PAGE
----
You already know how important is your email marketing to your business, representing the expressive 122% of the ROI. But it’s not that simple, since out of 336.41 billion messages, almost 283 billion were delivered in spam in 2021. This means that 84% of messages were probably never seen because they ended up in people’s spam folders. You sure don’t want to be part of that statistic.
Think about what you’ve done so far to ensure your email is delivered to the user’s inbox. If you think you haven’t done enough and are bummed by watching your emails go to spam, you’re not alone.
But after all, why do your emails go to spam? We’ll show you the main reasons why your email goes to the dreaded spam folder and provide you with some helpful tips on how to avoid pitfalls in your deliverability.
6 reasons why your emails go to spam
1 – You are sending your email from a free domain address
First things first, you can negatively compromise your business if you’re using a free domain email provider – such as Gmail, Yahoo!, etc. - to send out your email marketing campaign. Having a professional and unique domain address makes your messages more deliverable and therefore establishes your credibility as a brand.
2 – You’re not authenticated
You certainly posted a mail in the post office before, and to do so, you must present some sort of identification to prove that you are the one posting that mail, right? In the cyber world, this process also exists, and it’s represented by authentication protocols. It can also go by some fancy names, such as DKIM, FPS, and DMARC, which basically are email policies and protocols used worldwide for unique domains to prevent fraudulent practices and therefore protect your message from being altered on its way by hackers, spammers, etc. If you’re not familiar with those terms, we talked more about them in our post about how to improve your deliverability. Your domain’s authentication is a crucial step to validate and ensure your identity as a sender and decrease the chances of your emails going to spam.
3 - You’re flagged!
Another reason, maybe the most obvious one, is that your emails are being sent straight to the spam folder because the user is putting them there. Even delivering well-built content and having the user’s consent to receive them, they may mark your email as spam by mistake, or even change their mind and decide to mark you as spam to declutter their inbox, which is fair considering that the average number of emails in an inbox is 200. The problem here is that if users mark your messages as spam, it can cause your email address to get marked by spam filters and end up in the spam folder automatically. So even though not all users have necessarily marked you as spam, it ends up being negatively affected by users who have done so. This is very common to happen among free email service providers with highly artificial intelligence-driven algorithms, such as Yahoo!, Gmail, and so on. Unfortunately, there is not much you can do to prevent people from marking your email as spam. What you can do is keep your contact list clean – with tools like Emailable, be cautious when sending messages to free email service providers, create outstanding content, and make sure to follow other best practices to avoid having your email marked as spam by your audience.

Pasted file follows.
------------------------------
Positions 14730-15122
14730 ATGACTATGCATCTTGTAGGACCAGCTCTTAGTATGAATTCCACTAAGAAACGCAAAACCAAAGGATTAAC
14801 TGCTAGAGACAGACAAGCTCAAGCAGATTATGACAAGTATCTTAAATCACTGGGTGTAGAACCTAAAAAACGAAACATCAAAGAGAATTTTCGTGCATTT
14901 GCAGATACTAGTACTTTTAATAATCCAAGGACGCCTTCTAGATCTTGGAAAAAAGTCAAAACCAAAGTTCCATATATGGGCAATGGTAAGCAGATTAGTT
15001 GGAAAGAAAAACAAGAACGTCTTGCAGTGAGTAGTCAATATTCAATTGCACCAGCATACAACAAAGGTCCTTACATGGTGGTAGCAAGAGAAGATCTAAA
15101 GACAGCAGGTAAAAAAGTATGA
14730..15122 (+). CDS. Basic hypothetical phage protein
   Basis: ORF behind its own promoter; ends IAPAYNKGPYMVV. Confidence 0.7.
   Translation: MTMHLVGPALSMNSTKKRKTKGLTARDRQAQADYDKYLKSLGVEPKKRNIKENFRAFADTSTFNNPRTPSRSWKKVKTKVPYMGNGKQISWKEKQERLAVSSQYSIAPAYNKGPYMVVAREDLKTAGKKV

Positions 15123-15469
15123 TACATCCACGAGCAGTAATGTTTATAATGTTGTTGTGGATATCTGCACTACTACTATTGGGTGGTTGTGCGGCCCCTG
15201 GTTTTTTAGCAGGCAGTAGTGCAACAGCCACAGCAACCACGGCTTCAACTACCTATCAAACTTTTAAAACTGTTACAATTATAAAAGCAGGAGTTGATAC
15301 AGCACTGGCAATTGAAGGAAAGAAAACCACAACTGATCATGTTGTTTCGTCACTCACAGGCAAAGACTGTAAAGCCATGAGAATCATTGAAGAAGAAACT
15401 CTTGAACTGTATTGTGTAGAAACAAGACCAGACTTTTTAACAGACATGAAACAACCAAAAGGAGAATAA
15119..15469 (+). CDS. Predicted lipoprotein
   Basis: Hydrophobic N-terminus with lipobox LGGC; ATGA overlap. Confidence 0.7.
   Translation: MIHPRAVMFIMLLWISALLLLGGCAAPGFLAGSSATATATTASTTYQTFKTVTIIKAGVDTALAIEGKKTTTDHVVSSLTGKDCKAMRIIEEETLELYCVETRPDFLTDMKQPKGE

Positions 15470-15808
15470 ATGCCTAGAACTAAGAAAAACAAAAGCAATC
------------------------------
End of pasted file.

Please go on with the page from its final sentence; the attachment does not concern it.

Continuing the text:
4 – You’re trespassing
You will see a decrease in your inbox placement when you send emails that are not opt-in, meaning those that did not sign up to receive emails from you. Although growing your list and sending to more contacts can be enticing, it can actually be doing harm to your sender’s reputation if the recipients are not engaging with your emails, or even worst, marking them as spam. The right thing to do here is to follow online privacy laws, like the GDPR, and focus on collecting opt-in leads as they will help improve your sender reputation and get you out of the spam folder.
5 - You’re using too many images with text
Some anti-spam techniques can identify emails with images containing a lot of text or just big images as being fraudulent and can automatically block those emails. To avoid being sent straight to spam for this, try to limit the texts on images. According to Outfunnel, if your email content is more than 50% images, it can trigger spam filters. Same story if your images are too big. Aim for at least 60-70% text to 30-40% images to avoid your emails going to spam.
6 – You’re using spammy words
Spam triggers are words or expressions that email service providers see as red flags and can send your email straightway to spam. Mailmeteor has put together the most spam keywords to avoid in 2022 and here are some examples:
- Access now
- Sign up free today
- Cancel at any time
- Best offer or best price
- Free trial
- One hundred percent free
Here’s a bonus tip
If you’re not sure which of the mistakes above you are making, you might need help to diagnose your email deliverability health. Well, luckily you can get the help you need with Deliverability by Emailable, a solution that provides you reports with insights about your inbox placement and Blacklist Monitor. Emailable offers you a free 14-day trial of its Deliverability tool after you get yourself logged in for the first time.